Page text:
In our series of blog posts titled: “Association Greed – Board Members, Managers & Missing Money” we highlight wrongdoing by community association managers and board members. In this installment: Community Embezzlement Case Studies – Colorado – we go over the facts of the crime and how you can prevent it at your community.
The following cases are examples of what can happen when a condo board chooses the wrong management firm that does not have proper systems and processes.
Embezzlement of $308,000 led to Conviction of On-site Manager
When bank officials’ notified officers of a Cherry Creek homeowners’ association about irregularities in its bank accounts, they knew that they had to act quickly to find the culprit.
An investigation by the Denver district attorney’s office revealed that $308,000 was taken over a five-year period starting in December 2004, and it didn’t end until the bank officials discovered the problem and notified the Portico Homeowners Association in June of 2009.
The investigation resulted in the arrest of Tamara Jane Chmelka, who started working for the association in October 2004 as on-site manager.
US Bank, Portico’s financial institution, informed the association about large ATM withdrawals and debits, many of which took place in Blackhawk between March and May of 2009 at ATMs in Ameristar Casino, Canyon Casino and Riviera Casino.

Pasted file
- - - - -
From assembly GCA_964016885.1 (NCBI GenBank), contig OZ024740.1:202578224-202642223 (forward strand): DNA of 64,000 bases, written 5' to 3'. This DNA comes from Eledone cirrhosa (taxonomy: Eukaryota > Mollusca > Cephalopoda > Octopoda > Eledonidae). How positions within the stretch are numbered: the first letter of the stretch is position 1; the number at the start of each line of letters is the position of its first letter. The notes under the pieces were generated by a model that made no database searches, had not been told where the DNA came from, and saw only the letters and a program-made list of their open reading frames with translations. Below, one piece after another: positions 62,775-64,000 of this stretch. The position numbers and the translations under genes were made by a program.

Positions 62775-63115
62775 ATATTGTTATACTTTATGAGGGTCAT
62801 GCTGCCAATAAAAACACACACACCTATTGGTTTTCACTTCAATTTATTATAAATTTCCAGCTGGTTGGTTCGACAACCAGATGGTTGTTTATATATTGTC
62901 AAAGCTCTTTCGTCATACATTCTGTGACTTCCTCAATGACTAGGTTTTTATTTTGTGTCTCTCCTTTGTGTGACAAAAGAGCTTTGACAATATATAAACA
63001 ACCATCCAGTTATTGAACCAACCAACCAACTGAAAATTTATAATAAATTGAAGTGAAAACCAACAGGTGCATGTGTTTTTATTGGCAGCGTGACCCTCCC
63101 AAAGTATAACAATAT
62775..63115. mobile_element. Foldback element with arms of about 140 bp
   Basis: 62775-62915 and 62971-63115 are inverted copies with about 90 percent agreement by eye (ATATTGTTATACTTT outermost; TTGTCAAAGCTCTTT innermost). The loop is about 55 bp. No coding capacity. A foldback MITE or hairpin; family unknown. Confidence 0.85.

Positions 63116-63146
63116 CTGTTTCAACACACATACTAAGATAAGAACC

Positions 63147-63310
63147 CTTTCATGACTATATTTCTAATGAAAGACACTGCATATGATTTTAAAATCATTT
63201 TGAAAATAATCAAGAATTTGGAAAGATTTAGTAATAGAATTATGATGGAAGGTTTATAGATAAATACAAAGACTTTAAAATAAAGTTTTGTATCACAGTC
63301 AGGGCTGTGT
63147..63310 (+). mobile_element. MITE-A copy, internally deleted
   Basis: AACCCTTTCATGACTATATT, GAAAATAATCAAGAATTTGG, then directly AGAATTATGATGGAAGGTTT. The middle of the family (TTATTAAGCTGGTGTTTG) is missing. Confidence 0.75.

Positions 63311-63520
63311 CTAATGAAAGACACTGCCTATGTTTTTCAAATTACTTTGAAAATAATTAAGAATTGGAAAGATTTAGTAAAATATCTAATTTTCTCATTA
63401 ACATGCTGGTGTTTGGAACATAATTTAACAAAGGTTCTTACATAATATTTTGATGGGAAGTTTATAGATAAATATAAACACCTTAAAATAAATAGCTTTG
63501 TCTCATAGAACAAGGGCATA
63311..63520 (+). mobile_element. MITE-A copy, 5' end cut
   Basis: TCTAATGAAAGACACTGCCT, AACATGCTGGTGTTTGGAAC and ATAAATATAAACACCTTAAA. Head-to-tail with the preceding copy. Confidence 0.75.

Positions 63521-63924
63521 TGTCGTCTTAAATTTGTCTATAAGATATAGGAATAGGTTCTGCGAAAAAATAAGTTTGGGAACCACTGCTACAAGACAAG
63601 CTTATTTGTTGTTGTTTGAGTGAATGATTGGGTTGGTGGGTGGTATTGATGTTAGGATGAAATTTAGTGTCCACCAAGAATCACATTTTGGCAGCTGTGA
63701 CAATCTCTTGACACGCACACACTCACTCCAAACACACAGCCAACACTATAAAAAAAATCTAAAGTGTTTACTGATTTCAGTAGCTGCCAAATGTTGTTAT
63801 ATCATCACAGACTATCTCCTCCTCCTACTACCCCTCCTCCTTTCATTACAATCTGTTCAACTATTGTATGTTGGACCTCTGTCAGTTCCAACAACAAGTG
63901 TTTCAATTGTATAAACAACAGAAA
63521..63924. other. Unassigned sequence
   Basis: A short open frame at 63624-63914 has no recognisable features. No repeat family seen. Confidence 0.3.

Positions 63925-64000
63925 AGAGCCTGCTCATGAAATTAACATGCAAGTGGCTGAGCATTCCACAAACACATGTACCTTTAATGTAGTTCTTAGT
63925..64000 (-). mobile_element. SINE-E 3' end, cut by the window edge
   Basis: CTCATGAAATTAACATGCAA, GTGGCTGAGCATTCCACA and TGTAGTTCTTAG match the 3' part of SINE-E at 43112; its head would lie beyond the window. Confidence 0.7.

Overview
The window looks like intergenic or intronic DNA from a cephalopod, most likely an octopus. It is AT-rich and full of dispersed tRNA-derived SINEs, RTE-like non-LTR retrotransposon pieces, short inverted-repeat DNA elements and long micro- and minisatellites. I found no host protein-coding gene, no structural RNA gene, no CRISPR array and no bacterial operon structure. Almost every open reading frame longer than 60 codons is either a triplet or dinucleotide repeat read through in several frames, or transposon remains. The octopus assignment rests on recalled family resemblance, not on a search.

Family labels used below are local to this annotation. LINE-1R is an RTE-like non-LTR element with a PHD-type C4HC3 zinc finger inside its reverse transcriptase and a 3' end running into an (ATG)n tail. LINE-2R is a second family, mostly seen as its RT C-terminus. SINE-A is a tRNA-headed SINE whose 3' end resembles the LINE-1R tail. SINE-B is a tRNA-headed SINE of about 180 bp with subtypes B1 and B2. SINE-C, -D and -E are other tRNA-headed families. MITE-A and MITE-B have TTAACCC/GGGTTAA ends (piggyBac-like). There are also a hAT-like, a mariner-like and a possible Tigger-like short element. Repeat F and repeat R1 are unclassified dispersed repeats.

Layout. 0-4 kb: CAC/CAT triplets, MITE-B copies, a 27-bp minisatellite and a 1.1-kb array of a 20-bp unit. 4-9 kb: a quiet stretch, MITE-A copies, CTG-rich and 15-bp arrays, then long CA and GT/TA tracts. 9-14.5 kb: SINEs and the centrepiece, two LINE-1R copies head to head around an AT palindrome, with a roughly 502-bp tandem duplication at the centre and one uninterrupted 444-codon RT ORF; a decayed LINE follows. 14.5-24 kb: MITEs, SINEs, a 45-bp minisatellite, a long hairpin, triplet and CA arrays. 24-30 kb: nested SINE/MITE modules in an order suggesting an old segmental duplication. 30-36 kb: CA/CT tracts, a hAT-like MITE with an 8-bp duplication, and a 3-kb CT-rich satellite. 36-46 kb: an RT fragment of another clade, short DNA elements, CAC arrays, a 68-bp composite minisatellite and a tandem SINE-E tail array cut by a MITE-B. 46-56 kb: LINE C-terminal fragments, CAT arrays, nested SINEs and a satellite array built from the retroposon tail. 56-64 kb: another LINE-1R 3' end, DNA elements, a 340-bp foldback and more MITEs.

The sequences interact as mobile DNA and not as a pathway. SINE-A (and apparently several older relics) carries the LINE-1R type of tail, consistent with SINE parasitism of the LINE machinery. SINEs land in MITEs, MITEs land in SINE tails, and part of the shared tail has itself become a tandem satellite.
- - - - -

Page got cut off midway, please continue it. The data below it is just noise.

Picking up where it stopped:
The investigation revealed that Portico association officers did not know that Chmelka had an ATM/debit card connected with Portico’s US Bank account.
According to a Denver district attorney arrest warrant affidavit, Chmelka told Portico officials that she had used the Portico card by mistake to withdraw money for gambling at the casinos and to pay psychotherapy bills.
A Portico audit, the district attorney’s office reported, showed that she increased her own salary by $29,080 and paid herself vacation and sick time beyond what is authorized by Portico.
Chmelka also issued herself duplicate payroll checks, bonus checks and other checks totaling about $115,800, according to the district attorney’s office, and also issued herself checks totaling $79,730 and listed them as payment to a Portico vendor.
In transactions that began in December 2004, Chmelka used company and personal credit cards used in hers and Portico’s names at Commercial Federal Bank to make company and personal charges, according to the arrest warrant affidavit.
The investigation showed that during her five years in her position, Chmelka forged the signature of Portico Vice President Sandy Melnick 71 times.
In 2010, Chmelka pleaded guilty to felony theft charges. [The Denver Post provided information for this blog item]
How to prevent at your community: Limit the number of debit cards and credit cards in circulation at your association as it can lead to problems cited above. Talk to your bank and find out if you have any ATM/debit/credit cards in circulation, then add that 2 board members must approve the creation of one in the future. Also if your association has a credit card get the credit card statement with your financial reports or have them reviewed by a board member prior to payment. Next get bank statements for your association’s bank account. Bank statements that come with the monthly financial reports would have shown the large ATM withdrawals, bonus and other checks. To prevent check forgery one solution is to use an online system where board members review bills and then a third party makes the payment after approval.